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Breast Cancer Detection Is Better With MRIs Or CEMs?

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Breast Cancer
A nurse stands beside a women having a mammogram to screen for breast cancer. There are new recommendations for when to receive such screenings. (Getty Images)

(CTN News) – When it comes to diagnosing breast cancer, which modality—contrast-enhanced mammography or dynamic contrast-enhanced breast magnetic resonance imaging—is more effective?

Radiologic Clinics published an article in July stating that it is dependent on a variety of factors, and the paper was quite informative.

In spite of the fact that CEM performs marginally worse than MRI when it comes to breast cancer diagnostic imaging, colleagues Dr. Valentina Longo of Fondazione Policlinico Universitario in Rome and Dr. Ritse Mann, PhD, of Radboud University Medical Center in Nijmegen, the Netherlands, pointed out that in “many situations [it is] a viable alternative.”

Mammography is the most common way to screen for breast cancer.

Despite its limitations, the most notable of which is a diminished capacity to detect disease in thick breast tissue, mammography is the method that is being used.

Mammography has a number of limitations, however ultrasonography is an alternative screening tool that can circumvent some of those limitations.

Nevertheless, the group made the observation that contrast-enhanced imaging, which provides functional information about the vascularity of the tumor, “strongly boosts the cancer detection rate in screening and also improve staging,” indicating that this imaging modality has the potential to be useful in the diagnosis of breast cancer.

Although contrast-enhanced mammography (CEM) was not available until 2011, dynamic contrast-enhanced breast MRI has been available since 1984.

CEM has been approved by the Food and Drug Administration (FDA) of the United States of America as an auxiliary modality for follow-up diagnostic testing for breast cancer; however, it has not been approved for screening purposes.

“CEM is mainly suggested as an alternative to MR imaging when MR imaging is not feasible for a patient,” according to the researchers Mann and Longo.

In addition to providing guidance on which of these contrast-enhanced treatments should be utilized in a certain clinical setting, the researchers also discussed some of the many benefits and drawbacks associated with each procedure:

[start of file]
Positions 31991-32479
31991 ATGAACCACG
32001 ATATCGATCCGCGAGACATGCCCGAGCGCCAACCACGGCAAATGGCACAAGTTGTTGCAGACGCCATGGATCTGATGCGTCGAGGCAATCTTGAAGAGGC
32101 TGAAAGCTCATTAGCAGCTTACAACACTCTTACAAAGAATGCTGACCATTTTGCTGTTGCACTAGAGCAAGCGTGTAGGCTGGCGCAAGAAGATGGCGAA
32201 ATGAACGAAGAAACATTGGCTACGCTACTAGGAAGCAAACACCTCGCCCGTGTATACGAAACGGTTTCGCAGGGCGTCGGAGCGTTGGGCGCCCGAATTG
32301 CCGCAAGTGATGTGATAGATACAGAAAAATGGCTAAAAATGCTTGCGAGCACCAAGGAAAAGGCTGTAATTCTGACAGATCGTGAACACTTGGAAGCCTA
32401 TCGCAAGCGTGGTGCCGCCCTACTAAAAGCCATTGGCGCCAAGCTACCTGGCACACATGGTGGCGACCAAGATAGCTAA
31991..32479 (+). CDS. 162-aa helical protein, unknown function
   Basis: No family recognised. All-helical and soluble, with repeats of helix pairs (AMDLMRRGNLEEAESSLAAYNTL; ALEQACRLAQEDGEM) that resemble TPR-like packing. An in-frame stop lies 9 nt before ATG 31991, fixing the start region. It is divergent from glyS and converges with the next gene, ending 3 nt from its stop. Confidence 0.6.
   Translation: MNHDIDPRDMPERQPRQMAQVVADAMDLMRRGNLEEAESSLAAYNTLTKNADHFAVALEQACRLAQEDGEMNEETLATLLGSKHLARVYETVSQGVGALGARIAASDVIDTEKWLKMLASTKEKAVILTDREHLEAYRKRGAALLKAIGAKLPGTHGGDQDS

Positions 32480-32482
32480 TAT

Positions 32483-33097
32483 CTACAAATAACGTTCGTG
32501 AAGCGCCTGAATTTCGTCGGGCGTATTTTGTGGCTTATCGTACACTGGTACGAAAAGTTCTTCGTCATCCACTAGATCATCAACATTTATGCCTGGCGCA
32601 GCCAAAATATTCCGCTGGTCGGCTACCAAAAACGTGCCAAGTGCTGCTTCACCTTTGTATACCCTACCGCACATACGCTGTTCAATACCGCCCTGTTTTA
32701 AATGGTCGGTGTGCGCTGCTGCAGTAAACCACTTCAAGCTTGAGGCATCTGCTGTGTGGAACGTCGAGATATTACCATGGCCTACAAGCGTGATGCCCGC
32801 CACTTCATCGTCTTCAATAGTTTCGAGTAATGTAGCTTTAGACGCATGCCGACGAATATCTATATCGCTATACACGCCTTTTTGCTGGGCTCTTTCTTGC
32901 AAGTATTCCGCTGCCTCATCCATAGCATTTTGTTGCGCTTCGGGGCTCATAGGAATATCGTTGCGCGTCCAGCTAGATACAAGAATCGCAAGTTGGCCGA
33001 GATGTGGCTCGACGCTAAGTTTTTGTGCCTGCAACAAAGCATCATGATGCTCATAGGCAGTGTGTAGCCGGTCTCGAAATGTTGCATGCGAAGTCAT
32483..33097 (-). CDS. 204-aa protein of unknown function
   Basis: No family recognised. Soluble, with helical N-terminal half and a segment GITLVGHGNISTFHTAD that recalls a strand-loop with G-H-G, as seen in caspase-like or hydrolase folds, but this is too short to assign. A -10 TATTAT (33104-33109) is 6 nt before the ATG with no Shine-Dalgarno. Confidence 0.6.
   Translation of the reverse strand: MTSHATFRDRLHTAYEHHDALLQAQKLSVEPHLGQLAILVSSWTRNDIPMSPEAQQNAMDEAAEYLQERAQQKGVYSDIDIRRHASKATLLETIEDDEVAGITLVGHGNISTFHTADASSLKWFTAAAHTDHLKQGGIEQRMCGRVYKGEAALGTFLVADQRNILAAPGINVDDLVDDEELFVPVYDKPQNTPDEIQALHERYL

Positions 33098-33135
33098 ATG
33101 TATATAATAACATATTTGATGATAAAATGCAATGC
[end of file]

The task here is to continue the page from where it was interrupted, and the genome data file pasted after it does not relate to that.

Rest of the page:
Upon diagnosis of breast cancer,

Contrast-enhanced mammography (CEM) has shown to have enhanced sensitivity (90.5% versus 52.4%) and decreased specificity (76.1% versus 90.5%) in comparison to regular mammography.

Based on earlier studies, the specificity of breast magnetic resonance imaging (MRI) can reach up to 98%, while its sensitivity can reach up to 100%. Nevertheless, this would suggest that the variable settings that were utilized in the process of calculating these statistics had to be taken into consideration.

Particularly well-visible on magnetic resonance imaging (MRI) are regions such as the axilla and far posterior locations, which are sometimes difficult to identify on mammography. The price, on the other hand, is significantly higher, and insurance might not always cover it.

According to the study participants, breast MRI is specifically recommended for very high-risk patients, such as carriers of the BRCA gene mutation, since they begin screening early in life and are more susceptible to radiation damage.

It will take contrast-enhanced microscopy (CEM) significantly longer to obtain images of the prepectoral and axillary breast regions than it does with breast magnetic resonance imaging (MRI).

Magnetic resonance imaging (MRI) of the breast is an extremely useful imaging technique for individuals who have had implants placed since it allows an examination of the integrity of the implants.

Chemotherapy response evaluation using breast magnetic resonance imaging (MRI) is considered to be a regular practice.

Breast Cancer MRIs do not administer radiation.

What’s the last word? It is necessary to give some consideration to the selection of an imaging modality for the diagnosis of breast cancer.

“Factors to take into account when choosing between modalities include the likelihood of strong background parenchymal enhancement (that can be better managed with MR imaging), the importance of radiation (particularly relevant in young women), the availability of equipment, and women’s preferences (due to claustrophobia, compression, noise, and so forth),” according to the researchers Mann and Longo.


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Alishba Waris is an independent journalist working for CTN News. She brings a wealth of experience and a keen eye for detail to her reporting. With a knack for uncovering the truth, Waris isn't afraid to ask tough questions and hold those in power accountable. Her writing is clear, concise, and cuts through the noise, delivering the facts readers need to stay informed. Waris's dedication to ethical journalism shines through in her hard-hitting yet fair coverage of important issues.

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